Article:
Experimental Modal Analysis of Structures with Conventional Versus Contact-Free Suspension
The existence of free boundary conditions is frequently assumed for Experimental Modal Analysis (EMA) of a structure. However, free-free conditions can only be approximated because the structure must be supported in some manner. Therefore, comparing simulated data with experimental data can be deceiving, because these suspensions falsify modal parameters especially structural damping and stiffness. The current scenario of structural analysis is more towards focusing on modal updating or correlation, rather than the simulation results (FE) or the experimental results. So it is imperative to bridge the gap between FE and EMA, by carefully studying various parameters.
To overcome these drawbacks, levitation is suggested as a truly free-free suspension method. The levitation method was developed to allow a non-destructive, adaptable, and completely contactless approach for material testing: the structure under test is suspended on a thin film of pressurized air providing an aerodynamic bearing, levitating the specimen. Two suspension devices were constructed. Pressurized air is circulated into a casing with a single outlet (“air cushion”) or a fine grid of outlets (“air bed”).
A study was performed to investigate the influence of the support conditions on the modal parameters eigenfrequency and damping. Tested specimens were a brass plate, a stainless steel plate and two composite material probes. The tested suspension methods were (a) foam mat, (b) air cushion and (c) air bed. Modal tests were performed using a Scanning Laser Doppler Vibrometer (SLDV) and an automatic modal hammer for excitation. Evaluations of the measurements were performed manually.
The results showed that the detected eigenfrequencies of the metallic specimen have a variation below ±0.3% for the tested suspension methods. This variation is 10 times higher for the composite plates and lies between ±3%. The damping ratios of the levitation suspensions show the different material behavior of metallic and composite specimen: damping ratios of metallic specimen lie between 0.05–0.5% whereas damping ratios of composite plates are ten times higher and lie between 0.3% and 3%. The damping ratios measured with the air cushion are smaller than the damping ratios for the air bed supporting the hypothesis that a laminar air film under the specimen leads to less additional damping.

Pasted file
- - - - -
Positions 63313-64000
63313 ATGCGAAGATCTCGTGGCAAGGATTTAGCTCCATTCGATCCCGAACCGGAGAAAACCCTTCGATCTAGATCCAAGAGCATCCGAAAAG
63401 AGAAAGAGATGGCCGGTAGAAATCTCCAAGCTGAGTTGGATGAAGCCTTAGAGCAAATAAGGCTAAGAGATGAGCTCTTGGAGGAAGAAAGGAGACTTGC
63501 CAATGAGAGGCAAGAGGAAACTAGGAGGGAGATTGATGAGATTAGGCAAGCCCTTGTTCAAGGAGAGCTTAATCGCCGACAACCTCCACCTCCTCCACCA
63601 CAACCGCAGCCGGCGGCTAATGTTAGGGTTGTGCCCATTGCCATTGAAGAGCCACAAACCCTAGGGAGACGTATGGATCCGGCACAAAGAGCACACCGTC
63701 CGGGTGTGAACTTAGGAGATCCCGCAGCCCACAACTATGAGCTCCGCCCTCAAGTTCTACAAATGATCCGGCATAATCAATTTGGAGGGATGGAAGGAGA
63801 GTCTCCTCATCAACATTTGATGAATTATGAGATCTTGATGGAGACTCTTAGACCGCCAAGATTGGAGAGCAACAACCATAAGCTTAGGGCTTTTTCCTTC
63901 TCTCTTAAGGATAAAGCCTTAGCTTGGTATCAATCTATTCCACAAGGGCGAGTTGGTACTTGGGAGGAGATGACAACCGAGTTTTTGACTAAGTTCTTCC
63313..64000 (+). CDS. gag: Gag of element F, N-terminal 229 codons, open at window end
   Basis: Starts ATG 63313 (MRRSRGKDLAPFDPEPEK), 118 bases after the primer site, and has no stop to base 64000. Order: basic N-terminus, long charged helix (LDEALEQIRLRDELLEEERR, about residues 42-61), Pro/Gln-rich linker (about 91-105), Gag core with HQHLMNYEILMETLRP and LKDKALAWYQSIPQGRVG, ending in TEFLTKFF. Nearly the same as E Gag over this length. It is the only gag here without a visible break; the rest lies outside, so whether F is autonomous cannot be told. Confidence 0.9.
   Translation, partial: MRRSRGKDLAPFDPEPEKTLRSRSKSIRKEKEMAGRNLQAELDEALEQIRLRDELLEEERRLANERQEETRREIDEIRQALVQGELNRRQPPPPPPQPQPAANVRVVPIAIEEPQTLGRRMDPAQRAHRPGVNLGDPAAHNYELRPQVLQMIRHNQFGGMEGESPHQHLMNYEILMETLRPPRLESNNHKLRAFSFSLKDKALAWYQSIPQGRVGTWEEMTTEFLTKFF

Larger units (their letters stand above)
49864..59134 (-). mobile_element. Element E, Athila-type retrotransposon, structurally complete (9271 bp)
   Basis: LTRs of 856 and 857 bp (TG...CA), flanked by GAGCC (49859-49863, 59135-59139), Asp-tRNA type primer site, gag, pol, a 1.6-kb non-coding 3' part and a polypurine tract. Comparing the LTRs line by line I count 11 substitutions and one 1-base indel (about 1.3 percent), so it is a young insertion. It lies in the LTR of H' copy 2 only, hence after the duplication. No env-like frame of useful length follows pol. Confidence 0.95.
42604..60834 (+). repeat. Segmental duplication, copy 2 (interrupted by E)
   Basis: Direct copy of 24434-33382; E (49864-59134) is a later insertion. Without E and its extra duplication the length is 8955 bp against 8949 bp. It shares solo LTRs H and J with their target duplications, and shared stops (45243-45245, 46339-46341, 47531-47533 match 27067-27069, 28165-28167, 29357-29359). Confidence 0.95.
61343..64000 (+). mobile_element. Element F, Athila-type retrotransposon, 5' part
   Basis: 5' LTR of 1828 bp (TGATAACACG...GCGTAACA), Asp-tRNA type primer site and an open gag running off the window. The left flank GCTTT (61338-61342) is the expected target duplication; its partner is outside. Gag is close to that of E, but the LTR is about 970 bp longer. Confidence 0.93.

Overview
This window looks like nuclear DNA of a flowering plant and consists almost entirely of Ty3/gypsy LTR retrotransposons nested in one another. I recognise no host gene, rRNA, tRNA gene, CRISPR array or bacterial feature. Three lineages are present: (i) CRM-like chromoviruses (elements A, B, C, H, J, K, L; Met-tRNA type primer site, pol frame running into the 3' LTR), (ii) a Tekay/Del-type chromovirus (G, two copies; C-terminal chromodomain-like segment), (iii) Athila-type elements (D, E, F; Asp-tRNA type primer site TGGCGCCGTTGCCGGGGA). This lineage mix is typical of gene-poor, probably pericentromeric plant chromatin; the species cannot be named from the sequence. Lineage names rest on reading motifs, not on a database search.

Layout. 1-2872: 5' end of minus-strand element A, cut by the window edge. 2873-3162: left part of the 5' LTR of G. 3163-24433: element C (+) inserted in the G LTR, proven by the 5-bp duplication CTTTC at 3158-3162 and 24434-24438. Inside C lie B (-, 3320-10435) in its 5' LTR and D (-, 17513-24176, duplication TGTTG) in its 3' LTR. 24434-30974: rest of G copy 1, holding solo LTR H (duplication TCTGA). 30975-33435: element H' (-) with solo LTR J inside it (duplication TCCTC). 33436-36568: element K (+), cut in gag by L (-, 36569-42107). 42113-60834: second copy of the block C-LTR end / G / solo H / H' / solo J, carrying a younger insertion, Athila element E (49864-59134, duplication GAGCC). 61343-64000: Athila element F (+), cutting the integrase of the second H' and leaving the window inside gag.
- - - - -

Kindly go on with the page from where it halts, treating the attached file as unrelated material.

The study shows that EMA can be performed on metallic and composite specimens using contact-less suspension methods. Especially for light-weight material specimens where EMA cannot be performed or where the results are not reliable, the contact-less suspension (levitation method) can be used.
KeywordsModal Analysis Levitation Free-free suspension Composite materials Automatic modal hammer
Experimental Modal Analysis
Frequency Response Function
Modal Assurance Criterion
Noise, Vibration, Harshness
Resin Transfer Moulding
Scalable Automatic Modal Hammer
Scanning Laser Doppler Vibrometer
This research is funded by means of European Funds for Regional Development.
- 1.Carne, T., Griffith, D., Casias, M.: Support conditions for experimental modal analysis. Sound. Vib. 41, 10–15 (2007)Google Scholar
- 2.McConnell, K.: The Elusive Free-Free-Boundary Condition. Proceedings of the XXXV International Modal Analysis Conference, Garden Grove, CA (2016)Google Scholar
- 3.Kamenzky, R., Schneider, T., Schneider, S., Blaschke, P.: LEx- Levitation and Excitation method for Operational Modal Analysis. International Operational Modal Analysis Conference 2017, Ingolstadt, Germany (2017)Google Scholar
- 4.Mallareddy, T.T., Schneider, S., Blaschke, P.: Application of Advanced Hammer Excitation Technique on Light Weight Materials using Scalable Automatic Modal Hammer. Proceedings of the XXXVI International Modal Analysis Conference, Orlando, FL (2018)Google Scholar